Nachtmystium
Assassins: Black Meddle Part I

Although used sparingly, a distinct, striking psychedelic influence began creeping into USBM act Nachtmystium with their past two albums, Eulogy IV and Instinct:Decay. A rippling soundscape here, a feedback-soaked, emotional solo there – they were just the first tentative tabs under the tongue. On Assassins, we get a handful of the good stuff. (So if you’re allergic to Pink Floyd or like your black metal pure and filthy, you may want to tune out now.) The psychedelic direction shouldn’t come as a surprise, given that pun in the title. Starting with the release of Meddle, Pink Floyd burst into their most memorable period, reaching peaks that were by turns theatrical and transcendent. It seems Nachtmystium has reached the cusp of a new way forward as well.

“One of These Nights”, another clear nod to the first track on Meddle (and not the Eagles song of the same name), starts the journey with a bleary, electronic windscape and a slow, galloping riff. You expect that gloomy ether to breathe out into the next track, but instead, “Assassins” dives into a typical black metal assault – steady, furious drumming (courtesy of Nile‘s Tony Laureano) dominating a winding, mysterious riff. Then, somewhat unexpectedly, Nachtmystium reveal another influence, in the form of a shouted, anthemic chorus: hardcore punk.

The punk influence was hinted at on Instinct:Decay, but I don’t remember it being as obvious as it is here. It depends on your taste for that genre (not my favorite), but I found that the fist-pumping mantra, nihilistic as it may be (“We are nothing!”), teeters on bravado. It’s an attitude I think is fine for punk and power metal, but seems out of place in black metal, which is usually more reserved and opaque. The second half of the track more than makes up for that, erupting into five minutes’ worth of shimmering guitar lines over rugged chug, like a black metal aurora borealis over craggy mountains. It’s one of the album’s strongest moments, and perfectly captures the meld of black metal and psychedelia promised in the album title.

Plenty of high points still to come, too. “Ghosts of Grace” features little in the way of psychedelic fireworks, but an echoey, rippling guitar line conjures the pensive mood just as ably. “Omnivore” explodes into a core of frenzied blastbeats and jagged riffs – like the union of Satyricon and Anaal Nathrakh – then twists and distorts into Blut Aus Nord halfway through. And “Code Negative” strikes a wandering USBM vibe like compatriots Xasthur and Leviathan, but it’s buoyed and brightened out of the gloom as it transforms into a gorgeously cold, Floydian dirge of keyboard and guitar solos.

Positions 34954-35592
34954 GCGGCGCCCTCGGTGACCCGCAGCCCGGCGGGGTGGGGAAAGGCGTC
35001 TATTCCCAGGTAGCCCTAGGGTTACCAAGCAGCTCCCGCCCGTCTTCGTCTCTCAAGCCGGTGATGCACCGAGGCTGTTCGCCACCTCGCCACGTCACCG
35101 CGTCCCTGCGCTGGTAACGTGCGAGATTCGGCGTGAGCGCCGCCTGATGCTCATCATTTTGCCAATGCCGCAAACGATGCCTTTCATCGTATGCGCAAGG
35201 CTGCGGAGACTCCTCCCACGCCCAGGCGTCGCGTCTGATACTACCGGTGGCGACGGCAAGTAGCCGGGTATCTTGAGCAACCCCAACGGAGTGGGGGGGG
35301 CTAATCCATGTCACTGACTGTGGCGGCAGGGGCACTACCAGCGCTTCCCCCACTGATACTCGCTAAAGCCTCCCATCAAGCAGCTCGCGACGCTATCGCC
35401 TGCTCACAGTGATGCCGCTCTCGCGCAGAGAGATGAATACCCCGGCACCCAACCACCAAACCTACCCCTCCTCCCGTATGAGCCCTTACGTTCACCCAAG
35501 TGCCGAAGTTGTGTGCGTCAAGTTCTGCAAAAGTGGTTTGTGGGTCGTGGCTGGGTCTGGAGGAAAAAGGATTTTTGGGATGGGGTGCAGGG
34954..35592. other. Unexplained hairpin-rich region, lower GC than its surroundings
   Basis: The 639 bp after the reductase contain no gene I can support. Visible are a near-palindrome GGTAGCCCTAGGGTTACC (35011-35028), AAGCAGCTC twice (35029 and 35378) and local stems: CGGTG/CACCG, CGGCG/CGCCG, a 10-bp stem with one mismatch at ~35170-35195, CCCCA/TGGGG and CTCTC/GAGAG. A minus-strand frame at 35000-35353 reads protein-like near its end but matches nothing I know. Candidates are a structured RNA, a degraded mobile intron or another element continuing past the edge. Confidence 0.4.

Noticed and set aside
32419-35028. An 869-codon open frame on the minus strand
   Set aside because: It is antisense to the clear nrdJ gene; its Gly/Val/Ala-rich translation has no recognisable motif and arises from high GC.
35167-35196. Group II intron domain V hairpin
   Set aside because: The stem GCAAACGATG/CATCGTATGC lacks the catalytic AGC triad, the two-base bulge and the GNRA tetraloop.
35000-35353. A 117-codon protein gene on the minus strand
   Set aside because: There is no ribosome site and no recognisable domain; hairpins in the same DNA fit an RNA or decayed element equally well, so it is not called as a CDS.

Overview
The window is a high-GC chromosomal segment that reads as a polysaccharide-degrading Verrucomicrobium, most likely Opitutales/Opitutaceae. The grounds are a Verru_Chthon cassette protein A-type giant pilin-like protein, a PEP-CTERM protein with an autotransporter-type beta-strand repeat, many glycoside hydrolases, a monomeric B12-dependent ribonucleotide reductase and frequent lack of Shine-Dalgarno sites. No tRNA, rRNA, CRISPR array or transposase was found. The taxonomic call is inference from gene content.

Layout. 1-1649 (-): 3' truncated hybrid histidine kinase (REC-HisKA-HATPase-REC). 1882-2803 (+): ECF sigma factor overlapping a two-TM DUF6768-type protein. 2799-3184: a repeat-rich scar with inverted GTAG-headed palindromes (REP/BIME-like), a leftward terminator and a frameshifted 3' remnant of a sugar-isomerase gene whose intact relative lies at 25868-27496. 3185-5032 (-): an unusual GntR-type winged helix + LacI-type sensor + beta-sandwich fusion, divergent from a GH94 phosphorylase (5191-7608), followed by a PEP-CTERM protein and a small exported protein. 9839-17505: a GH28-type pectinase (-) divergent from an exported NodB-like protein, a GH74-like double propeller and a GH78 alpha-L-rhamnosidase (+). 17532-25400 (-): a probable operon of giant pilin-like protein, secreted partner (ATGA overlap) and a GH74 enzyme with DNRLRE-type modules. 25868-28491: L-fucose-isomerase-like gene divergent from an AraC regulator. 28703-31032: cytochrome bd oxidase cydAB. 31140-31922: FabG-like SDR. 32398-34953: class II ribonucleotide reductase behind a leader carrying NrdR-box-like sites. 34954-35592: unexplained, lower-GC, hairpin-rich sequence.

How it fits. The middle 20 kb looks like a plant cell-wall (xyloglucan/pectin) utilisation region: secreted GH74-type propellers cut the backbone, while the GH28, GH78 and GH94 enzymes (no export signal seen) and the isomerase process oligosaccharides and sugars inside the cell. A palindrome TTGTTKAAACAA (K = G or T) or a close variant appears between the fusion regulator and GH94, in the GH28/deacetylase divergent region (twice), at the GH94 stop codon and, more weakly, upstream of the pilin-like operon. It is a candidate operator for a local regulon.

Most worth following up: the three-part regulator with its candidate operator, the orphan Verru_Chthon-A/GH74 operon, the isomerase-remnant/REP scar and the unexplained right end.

Assassins saves its boldest, most chimerical jaunt for last – a three-part epic called “Seasick.” Part I, “Drowned at Dusk,” is absolutely hypnotic, perfectly melding one of Agalloch‘s organic elegies with the shivery, cries-in-the-mist keens from Pink Floyd‘s “Echoes.” “Oceanborn” jangles into tribal thump and a nimble Santana solo – and then a bunch of jazzy, brassy horns saunter in. This is no longer black metal at all, but what the hell, it’s great and unexpected, and you know that when the blizzard of guitars comes screaming back in, it’s going to be brilliant. Sadly, that storm never materializes – the Neurosis-like “Silent Sunrise” delivers some heft and aggression, but it doesn’t become terribly arresting until the triptych closes out with a perfect blend of parts I and II.

Despite some remarkable moments on Assassins – moments I wish could’ve been stretched out to longer lengths, in fact – I still get the sense that with all of the new elements here, Nachtmystium is at a bit of a crossroads. The straightahead black metal and hardcore punk seems like they’re not quite ready to give themselves completely over to psychedelia, but are still trying to satisfy all camps. If they choose to stay at this point and straddle both genres equally, that’s fine – I’ll be eagerly awaiting Black Meddle Part II. But I also know what a completely expansive Nachtmystium would sound like: mind-blowing.

[Visit the band's website]
Written by Jordan Itkowitz
July 7th, 2008

Comments

  1. Commented by: swampthang

    “one of these nights” is kind of an ode to the pink floyd song “one of these days” off their Meddle album lol wierd right i know. also don’t know if your familiar with Yakuza but Bruce Lamont of that band plays the sax on Oceanborn. good band good tunes good review!!!


  2. Commented by: swampthang

    my bad i totally didn’t read the review closely where you mentioned the pink floyd album uhhh srry dude


  3. Commented by: gabaghoul
  4. Commented by: None

    I was planning to skip this one, but your review made me reconsider. You’ve got some power with words, man. Is this really on Century Media? Didn’t know that.


  5. Commented by: gabaghoul

    yep they just moved from BattleKommand to CM. thanks for the nod.


  6. Commented by: fightingmike

    I like this record as a whole. There are a few little miss steps in the experimental dept and the drumming is a little stiff on the slower groove parts, but it is definately the best american black metal right now.


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